artist / participant
(Long Island City, NY, October, 2004) – P.S.1 presents documentation of a collaborative project between by Korean artist Seung Young Kim and Japanese artist Hironori Murai, both of whom were participated in the P.S.1 Contemporary Art Center Studio Program in 1999-2000. Conceiving their own form of resistance with their Picnic on the Ocean, the artists attempt to eliminate the cultural “barrier” between Korea and Japan, formed by differences in cultural, religious, and historic backgrounds.
Following the 36-year history of the Japanese colonization of Korea, as well as the underlying racism that remains from feudal times, it has been extremely difficult to initiate a truly equal, sincere, and open dialogue between the two nations. Since the 6th Century, Korea has strongly influenced Japan, most prominently through forms of religion, such as Buddhism, and in arts and crafts. During medieval times feudal Japan was aggressive toward Korea and, as a result of its victory over China and Russia before and after the turn of the 20th century, imperialist Japan colonized Korea in 1910. After Japan’s defeat in World War II, Korea was freed from this colonization. Almost sixty years later, foreign relations between the two nations have been normalized, but remain awkward, and at times even antagonistic. Skepticism and distrust on the part of the Koreans, and chauvinism and paternalism on the part of the Japanese still limit their contact and prevent a mutual understanding.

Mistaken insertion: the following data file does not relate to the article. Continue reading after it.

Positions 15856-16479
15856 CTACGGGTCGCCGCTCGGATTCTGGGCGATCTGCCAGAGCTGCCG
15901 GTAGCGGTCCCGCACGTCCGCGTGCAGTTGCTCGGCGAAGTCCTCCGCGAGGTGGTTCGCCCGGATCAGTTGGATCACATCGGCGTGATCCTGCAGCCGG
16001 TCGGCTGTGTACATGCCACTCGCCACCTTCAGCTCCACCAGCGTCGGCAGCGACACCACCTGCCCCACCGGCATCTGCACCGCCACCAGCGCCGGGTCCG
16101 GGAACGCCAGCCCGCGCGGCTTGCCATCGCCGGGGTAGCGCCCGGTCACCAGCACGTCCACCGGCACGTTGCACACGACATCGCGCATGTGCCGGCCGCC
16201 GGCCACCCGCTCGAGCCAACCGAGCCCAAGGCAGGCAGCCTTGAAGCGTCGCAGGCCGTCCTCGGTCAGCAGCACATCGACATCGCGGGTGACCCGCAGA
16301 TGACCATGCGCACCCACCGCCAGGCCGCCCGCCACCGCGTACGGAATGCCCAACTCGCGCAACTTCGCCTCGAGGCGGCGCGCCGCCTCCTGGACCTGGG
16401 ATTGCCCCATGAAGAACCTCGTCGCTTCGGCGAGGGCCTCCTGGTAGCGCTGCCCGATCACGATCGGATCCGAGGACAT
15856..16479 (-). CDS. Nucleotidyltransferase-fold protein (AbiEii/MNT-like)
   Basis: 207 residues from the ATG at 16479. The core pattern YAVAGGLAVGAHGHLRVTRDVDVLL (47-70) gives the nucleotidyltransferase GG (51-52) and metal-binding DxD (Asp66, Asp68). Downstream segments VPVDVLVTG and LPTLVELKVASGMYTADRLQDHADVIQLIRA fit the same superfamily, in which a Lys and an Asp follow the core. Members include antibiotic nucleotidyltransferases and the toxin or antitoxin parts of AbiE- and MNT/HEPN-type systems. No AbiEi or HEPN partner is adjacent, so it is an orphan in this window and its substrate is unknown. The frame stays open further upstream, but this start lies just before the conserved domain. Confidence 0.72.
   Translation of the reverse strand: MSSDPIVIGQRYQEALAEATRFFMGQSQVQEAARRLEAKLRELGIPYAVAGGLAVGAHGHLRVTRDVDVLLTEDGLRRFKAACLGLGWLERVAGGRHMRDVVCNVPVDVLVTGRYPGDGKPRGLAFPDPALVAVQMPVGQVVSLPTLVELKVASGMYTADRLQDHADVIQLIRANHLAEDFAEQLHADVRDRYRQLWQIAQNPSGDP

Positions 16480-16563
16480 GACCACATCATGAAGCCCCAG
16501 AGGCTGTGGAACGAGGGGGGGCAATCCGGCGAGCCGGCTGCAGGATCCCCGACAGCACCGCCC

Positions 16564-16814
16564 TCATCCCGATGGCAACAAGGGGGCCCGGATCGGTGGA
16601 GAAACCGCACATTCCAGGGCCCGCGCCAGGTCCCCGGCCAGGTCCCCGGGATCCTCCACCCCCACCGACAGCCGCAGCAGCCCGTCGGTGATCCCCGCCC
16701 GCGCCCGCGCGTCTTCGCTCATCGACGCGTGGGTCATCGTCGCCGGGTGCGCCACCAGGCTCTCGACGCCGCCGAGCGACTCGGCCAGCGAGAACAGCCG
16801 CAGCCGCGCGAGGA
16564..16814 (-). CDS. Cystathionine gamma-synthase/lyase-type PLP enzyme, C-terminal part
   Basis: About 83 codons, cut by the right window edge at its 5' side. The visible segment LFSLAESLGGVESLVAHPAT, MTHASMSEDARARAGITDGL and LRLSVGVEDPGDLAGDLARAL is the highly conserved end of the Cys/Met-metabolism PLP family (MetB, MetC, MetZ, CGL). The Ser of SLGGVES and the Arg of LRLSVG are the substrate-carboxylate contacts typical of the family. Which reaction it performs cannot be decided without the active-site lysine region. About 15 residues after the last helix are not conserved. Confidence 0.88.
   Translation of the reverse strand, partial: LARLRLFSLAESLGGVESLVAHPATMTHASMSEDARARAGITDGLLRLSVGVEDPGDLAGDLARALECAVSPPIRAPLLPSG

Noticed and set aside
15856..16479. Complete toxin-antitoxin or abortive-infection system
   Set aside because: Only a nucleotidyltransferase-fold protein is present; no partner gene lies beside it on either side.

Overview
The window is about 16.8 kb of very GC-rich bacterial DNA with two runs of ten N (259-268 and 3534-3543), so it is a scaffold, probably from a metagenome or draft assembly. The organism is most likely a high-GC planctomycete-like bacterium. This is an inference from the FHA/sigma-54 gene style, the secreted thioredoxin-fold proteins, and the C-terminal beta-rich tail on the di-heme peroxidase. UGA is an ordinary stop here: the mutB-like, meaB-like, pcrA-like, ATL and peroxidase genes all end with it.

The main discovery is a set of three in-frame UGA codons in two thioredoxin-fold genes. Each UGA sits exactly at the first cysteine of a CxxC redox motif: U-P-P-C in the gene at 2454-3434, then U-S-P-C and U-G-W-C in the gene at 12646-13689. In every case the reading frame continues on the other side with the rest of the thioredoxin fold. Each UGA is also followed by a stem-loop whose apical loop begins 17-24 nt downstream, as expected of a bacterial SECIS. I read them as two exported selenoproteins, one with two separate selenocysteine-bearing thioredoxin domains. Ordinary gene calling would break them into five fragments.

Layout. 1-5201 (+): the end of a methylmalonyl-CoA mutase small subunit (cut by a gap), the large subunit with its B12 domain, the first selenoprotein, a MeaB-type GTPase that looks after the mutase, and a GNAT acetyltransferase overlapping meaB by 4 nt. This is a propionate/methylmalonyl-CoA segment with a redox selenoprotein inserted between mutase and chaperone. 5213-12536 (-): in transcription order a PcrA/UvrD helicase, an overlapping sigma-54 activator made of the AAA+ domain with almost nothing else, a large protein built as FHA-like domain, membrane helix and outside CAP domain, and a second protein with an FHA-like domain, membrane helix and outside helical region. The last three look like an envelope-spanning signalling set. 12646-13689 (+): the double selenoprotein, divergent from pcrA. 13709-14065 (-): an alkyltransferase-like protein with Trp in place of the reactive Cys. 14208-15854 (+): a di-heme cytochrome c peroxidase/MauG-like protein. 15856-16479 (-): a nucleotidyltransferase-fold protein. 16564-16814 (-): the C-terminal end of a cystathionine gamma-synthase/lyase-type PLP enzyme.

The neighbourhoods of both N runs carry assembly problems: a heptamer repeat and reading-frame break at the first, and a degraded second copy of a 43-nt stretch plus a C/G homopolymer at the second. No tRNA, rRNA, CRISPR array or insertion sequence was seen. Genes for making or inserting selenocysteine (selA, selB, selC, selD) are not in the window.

Between the Korean Peninsula and Kyushu Island in southern Japan, a strait with a turbulent tide and the national border keep the two territories apart. In July, 2002, Kim and Murai set out (in boats without sails) toward the Korean-Japanese border in small, traditional wooden fishing boats. Remaining on opposite sides of the border, they indulged in an ephemeral “Picnic on the Ocean” alongside a floating bed of flowers, and exchanged toasts to celebrate their cultural interchange.
The rendezvous in the ocean, which symbolically embodies the notion of a “bridge” that connects rather than isolates people, lasted from dawn until noon. This fantasy marked a small inconsequential spot on the globe, in which the past was transcended, and in which the artists’ modus operandi opened up a new future for both nations, or, at the very least, for the two artists.
Picnic on the Ocean: Documentation of a Korean-Japanese Project
Seung Young Kim / Hironori Murai
Kurator Kazue Kobata